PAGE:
But Sihem Habchi, the new president of Ni Putes Ni Soumises, laments the wide gap between aspirations and reality. None of the ministers were elected. There's only one Muslim representative in parliament and no Muslim mayors.

Habchi says discrimination against men and women of foreign origin is widespread.

"We don't understand why they want to build this wall between us and the rest of society," she says. "I can represent all the French. I am French since long time, and I can defend the values of progress also."

Habchi believes the only outlet for women in the ghettoes is political activism.

Empowerment Through Religious Study

But some French Muslim women are following another path.

Nadia, a young woman whose head is covered with a tightly folded black headscarf, glides over the smooth marble floor in the grand mosque of Paris toward the woman's gallery.

She says she does not feel better represented now that there are three minority women in the cabinet.

"It is a real choice of faith to be Muslim, and it is not enough to be just of Arab origin," Nadia says.

Nadia is among a growing number of French Muslim women who are seizing the Koran for themselves.

The grand mosque made an unprecedented move five years ago. Courses were introduced to train young Muslim women as spiritual counselors for hospitals and prisons.

Today, most students in France's Islamic studies institutes are women.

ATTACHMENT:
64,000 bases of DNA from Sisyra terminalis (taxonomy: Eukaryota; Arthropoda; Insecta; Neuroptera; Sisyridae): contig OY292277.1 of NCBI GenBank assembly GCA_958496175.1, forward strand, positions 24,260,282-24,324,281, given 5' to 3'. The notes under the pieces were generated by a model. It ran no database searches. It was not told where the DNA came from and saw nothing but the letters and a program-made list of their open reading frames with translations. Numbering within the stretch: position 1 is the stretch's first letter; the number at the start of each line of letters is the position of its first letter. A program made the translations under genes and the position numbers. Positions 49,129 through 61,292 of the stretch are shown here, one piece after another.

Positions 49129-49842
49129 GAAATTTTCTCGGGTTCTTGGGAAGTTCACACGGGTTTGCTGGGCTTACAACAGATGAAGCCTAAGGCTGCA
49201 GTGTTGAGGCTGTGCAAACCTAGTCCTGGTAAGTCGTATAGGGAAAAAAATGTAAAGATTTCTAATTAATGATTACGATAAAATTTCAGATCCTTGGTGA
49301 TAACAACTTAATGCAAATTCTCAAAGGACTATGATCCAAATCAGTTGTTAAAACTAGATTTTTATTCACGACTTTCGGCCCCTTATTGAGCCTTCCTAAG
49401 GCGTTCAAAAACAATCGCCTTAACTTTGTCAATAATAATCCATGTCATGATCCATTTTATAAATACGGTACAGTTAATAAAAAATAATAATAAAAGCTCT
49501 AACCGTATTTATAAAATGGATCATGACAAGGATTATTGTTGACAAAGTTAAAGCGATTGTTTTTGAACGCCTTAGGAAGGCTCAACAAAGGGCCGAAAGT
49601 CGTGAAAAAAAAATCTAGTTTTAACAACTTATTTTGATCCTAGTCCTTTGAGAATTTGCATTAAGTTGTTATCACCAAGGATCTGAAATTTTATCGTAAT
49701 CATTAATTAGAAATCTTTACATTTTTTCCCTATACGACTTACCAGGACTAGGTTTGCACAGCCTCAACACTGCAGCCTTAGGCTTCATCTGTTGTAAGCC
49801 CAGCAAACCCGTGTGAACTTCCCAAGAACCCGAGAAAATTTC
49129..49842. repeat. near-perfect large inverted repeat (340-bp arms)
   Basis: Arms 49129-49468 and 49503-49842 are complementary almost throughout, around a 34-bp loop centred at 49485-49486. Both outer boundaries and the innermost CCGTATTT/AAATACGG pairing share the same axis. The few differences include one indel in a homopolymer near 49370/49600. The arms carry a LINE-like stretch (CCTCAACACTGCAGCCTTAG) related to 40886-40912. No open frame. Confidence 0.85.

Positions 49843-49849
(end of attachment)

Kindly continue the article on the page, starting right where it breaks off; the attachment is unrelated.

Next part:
One graduate is Noura Jaballah, mother of five and spokeswoman for the French League of Muslim Women.

She wears the Islamic headscarf, but she has no patience with certain traditional interpretations of Islam.

"I don't know how in the world they came up with the claim that women were created to stay home and take care of household chores and cooking. It's absolutely false," she says. "Women, like men, have the responsibility to make order reign on earth."

Jaballah is proud of her achievements and the fact that, at home, she's the one who leads family prayers.

The 'New Female Islamic Consciousness'

Dounia Bouzar, a sociologist and a Muslim, studies the new female Islamic consciousness, in which, she says, the Muslim woman has discovered her individuality and learned to say "I."

Bouzar believes that by growing up in a secular society, French Muslim women have shared experiences and blended with the rest of the French population.

"By working side by side with men, with non-Muslim women, with people who do not believe in God, by being friends with an Elizabeth who might be Buddhist … well, this totally contradicts traditional teachings," Bouzar says. "No preacher or father can convince you that your close friend Elizabeth is an infidel. This kind of argument just doesn't carry weight anymore."

Bouzar says it's not religion but social and economic discrimination that threatens this society's cohesion.

France's immigrant suburbs are social, economic ghettoes, she says, not separate Islamic enclaves such as those that exist in Germany and Britain.

This has enabled France's high intermarriage rate between Muslim women and non-Muslim men, which is taboo under strict Islamic practice.

Bouzar believes Muslim women can become the engine of integration.